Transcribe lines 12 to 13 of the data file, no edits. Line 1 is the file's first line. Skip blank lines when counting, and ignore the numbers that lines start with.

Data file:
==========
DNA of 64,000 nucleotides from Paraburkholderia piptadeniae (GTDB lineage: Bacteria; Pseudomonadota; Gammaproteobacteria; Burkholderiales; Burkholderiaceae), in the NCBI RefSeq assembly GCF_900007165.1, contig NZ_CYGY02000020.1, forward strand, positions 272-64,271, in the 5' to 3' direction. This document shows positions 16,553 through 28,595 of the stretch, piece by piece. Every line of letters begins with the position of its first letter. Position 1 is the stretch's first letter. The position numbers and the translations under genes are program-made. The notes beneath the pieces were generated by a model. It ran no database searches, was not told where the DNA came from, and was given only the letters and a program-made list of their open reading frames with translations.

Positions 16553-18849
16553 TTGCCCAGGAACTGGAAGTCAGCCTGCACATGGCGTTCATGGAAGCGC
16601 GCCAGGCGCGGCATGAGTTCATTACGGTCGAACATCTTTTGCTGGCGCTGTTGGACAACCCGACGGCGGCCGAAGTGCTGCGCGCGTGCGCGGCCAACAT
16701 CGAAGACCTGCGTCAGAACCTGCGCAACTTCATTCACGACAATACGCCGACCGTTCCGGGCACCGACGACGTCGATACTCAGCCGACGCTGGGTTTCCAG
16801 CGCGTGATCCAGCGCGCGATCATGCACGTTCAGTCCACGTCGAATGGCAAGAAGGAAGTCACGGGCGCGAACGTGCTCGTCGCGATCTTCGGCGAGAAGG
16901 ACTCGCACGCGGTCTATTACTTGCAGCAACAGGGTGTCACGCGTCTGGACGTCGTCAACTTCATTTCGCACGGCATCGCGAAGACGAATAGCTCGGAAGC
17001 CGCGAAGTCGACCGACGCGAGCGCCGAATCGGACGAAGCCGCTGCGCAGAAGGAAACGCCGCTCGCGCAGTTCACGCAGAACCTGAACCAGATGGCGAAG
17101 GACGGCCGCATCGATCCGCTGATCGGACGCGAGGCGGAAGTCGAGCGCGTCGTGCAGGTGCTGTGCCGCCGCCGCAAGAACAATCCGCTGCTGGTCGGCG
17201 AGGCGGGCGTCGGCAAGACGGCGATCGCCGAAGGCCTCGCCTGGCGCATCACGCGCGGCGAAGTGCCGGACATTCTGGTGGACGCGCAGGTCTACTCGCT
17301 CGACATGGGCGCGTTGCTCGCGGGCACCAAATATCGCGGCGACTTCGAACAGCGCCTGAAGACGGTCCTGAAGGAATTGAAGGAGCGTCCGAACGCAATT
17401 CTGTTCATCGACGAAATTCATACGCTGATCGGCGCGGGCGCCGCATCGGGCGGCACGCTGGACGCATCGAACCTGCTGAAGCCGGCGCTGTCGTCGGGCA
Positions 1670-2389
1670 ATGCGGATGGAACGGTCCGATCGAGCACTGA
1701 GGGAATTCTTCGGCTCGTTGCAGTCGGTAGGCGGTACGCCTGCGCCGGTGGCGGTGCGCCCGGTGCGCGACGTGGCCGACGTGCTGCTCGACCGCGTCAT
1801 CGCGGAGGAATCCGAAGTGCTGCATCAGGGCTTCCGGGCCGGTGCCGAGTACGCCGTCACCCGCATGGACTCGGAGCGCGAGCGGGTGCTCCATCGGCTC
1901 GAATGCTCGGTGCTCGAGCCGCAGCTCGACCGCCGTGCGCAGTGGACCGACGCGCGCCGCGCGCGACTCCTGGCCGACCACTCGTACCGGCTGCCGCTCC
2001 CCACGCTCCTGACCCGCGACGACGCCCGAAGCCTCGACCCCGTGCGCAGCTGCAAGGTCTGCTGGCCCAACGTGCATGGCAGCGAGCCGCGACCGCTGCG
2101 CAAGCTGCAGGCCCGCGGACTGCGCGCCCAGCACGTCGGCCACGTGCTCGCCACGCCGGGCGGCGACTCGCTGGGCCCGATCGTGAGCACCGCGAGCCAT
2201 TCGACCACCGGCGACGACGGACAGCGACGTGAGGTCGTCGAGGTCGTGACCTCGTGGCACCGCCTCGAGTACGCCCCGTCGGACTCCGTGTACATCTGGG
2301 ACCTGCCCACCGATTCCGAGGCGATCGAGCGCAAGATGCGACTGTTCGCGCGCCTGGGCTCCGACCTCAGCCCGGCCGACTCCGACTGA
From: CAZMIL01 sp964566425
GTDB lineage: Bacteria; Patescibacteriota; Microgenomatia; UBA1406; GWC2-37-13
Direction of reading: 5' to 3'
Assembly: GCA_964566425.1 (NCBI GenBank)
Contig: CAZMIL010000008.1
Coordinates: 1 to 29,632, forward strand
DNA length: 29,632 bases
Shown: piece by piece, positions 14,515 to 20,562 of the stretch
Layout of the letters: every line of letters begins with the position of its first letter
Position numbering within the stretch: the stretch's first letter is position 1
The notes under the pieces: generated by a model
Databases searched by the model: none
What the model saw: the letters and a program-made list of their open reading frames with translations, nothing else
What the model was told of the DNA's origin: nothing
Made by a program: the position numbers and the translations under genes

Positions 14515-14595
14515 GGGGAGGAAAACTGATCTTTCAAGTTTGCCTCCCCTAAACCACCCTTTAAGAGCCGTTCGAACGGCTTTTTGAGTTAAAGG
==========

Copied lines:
17401 CTGTTCATCGACGAAATTCATACGCTGATCGGCGCGGGCGCCGCATCGGGCGGCACGCTGGACGCATCGAACCTGCTGAAGCCGGCGCTGTCGTCGGGCA
Positions 1670-2389